And, but the other thing is if you want to in the end, any chance of turning significant numbers of  Russians, including in the establishment and the economic elites, against Putin and the war, I think, would involve [the West offering] a compromise peace, which Putin then turned down. But as long as you have … [peace plans like] a statement by Josep Borell of the European Union, together with the Ukrainian Foreign Minister, saying that Ukraine has put forward its peace points, which the European Union completely supports and agrees with. These peace points involve total defeat, Russian acceptance of total defeat in Ukraine, complete withdrawal from all the territories that it’s occupied since 2014, war crimes, trials and reparations.

That can only be achieved by total Ukrainian military victory on the battlefield, which is not going to happen. It’s just not going to happen. Now, as long as that is our position, you’re not going to get anyone significant to the Russian establishment. Or, I think, among ordinary Russians, coming out against the continuation of this war. And one of the reasons for that, of course, is that even if someone, these are highly educated people in that way, I mean, however bigoted and ideological, and they know the history of perfectly well. Who on earth is going to want to take the risk of trying to overthrow Putin, only then to have to take governmental responsibility for total defeat and be blamed by the Russian military, hardliners and probably much of the population? This is an absolute stab in the back, a legend in the making if it were to happen, which is why it’s not going to happen.

PD: There’s a lot to be asked. As I said, I was just going to have one question. And first, a comment: I do take away that both of you took it from different angles, very interestingly enough.

But I didn’t hear that either of you felt that Putin is in jeopardy here. I didn’t see that you talked about what you saw in the “what next” part, but in your basic premise, you gave elements you had while looking at the current angle. So I took that away.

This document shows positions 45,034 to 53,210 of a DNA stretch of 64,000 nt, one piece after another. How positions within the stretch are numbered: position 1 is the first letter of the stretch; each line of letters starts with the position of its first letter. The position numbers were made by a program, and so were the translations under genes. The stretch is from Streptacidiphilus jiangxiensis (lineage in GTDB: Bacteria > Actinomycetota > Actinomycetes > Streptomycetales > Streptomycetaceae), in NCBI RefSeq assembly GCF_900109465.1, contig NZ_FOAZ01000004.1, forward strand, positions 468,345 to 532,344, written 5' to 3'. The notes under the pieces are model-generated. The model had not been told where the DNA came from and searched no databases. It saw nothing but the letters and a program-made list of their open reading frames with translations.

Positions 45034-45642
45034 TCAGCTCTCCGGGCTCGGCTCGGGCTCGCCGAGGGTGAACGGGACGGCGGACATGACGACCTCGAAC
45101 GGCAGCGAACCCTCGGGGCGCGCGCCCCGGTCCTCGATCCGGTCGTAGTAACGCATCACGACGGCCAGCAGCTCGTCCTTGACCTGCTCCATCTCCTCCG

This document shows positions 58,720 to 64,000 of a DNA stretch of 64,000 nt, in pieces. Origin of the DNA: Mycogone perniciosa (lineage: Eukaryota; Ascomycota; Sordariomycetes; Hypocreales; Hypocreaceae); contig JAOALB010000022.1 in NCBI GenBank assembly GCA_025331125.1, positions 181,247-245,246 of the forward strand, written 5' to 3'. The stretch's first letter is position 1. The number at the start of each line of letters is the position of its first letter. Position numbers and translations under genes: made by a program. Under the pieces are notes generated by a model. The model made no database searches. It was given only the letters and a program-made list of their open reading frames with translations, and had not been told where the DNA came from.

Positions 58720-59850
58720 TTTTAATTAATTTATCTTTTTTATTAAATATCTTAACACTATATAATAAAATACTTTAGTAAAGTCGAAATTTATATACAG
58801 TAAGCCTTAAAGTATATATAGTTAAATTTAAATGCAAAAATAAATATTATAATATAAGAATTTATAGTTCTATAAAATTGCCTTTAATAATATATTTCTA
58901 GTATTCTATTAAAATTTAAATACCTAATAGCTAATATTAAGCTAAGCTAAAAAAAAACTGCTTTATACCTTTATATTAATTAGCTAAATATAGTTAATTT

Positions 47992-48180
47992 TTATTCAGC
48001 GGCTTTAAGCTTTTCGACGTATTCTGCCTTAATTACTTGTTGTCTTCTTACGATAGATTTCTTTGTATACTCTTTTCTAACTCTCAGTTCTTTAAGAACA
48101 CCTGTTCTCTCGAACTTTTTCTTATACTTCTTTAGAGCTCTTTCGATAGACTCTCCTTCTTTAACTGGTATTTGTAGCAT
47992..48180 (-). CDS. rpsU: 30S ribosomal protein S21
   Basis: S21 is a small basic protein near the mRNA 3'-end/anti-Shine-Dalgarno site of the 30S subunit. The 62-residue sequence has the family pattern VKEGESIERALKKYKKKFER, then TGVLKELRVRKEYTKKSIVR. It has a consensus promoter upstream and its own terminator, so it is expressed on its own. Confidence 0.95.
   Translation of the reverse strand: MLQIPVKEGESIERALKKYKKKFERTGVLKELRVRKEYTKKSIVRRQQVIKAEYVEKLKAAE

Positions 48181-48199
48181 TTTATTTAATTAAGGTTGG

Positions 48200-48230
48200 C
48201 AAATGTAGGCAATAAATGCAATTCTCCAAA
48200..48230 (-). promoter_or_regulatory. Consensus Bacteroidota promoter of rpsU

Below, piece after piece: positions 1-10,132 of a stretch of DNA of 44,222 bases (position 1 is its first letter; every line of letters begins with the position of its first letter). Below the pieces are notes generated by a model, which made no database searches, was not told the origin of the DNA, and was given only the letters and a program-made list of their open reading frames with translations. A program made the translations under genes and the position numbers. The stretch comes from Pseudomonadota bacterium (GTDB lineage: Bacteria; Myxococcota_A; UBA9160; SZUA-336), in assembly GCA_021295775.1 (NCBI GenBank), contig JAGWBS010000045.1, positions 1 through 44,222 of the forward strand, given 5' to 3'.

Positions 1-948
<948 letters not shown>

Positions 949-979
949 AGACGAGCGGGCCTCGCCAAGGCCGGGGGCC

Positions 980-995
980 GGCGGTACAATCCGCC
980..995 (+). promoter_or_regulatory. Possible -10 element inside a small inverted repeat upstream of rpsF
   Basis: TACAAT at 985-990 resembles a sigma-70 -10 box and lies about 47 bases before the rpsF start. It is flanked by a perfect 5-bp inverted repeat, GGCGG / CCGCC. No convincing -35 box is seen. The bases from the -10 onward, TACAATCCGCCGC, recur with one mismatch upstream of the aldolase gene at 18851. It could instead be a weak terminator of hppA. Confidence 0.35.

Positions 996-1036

Let me ask a core question, and you probably will give a very basic and straight answer. I think you were going to give a short one to this.

Being in government, okay, not just academia, I’m going to ask you this. Those in Washington asked the question, what influence do U.S. policymakers have on the internal developments in Russia today? So, what would your answer be?

You’re already shaking [your head]. That’s why I said, I have a feeling there’s going to be a fast answer.

LA: Very little except, and I don’t, you know, I mean, we could go [into] that in Q&A. I mean, there’s a great deal to say about the sanctions, how they work, in what way they don’t work and in what way they do work. In what way are they slowly degrading Russian society and the Russian military, and why don’t they work and, you know, India and China…

PD: But it doesn’t seem like it takes out the bottom-line question about [that] it doesn’t destabilize Putin’s own position. 

LA: Not in the short run. 

AL: Right. Sanctions have, in certain respects, degraded Russia. In other respects, they strengthened. You look at what’s been called military cadence in the summer, which is really to build up the domestic industry.

How the United States can affect the domestic situation is what the United States does about Ukraine and war in one way or another. The suggestion that as far as a direct influence on the Russian domestic scene, I have to say this. Putin…has managed to put the Russian liberal opposition in an impossible situation. Driving them abroad made them dependent on the West, although, of course, many of them were far too dependent on the West. And that, thereby, I mean, branding was “traitors.”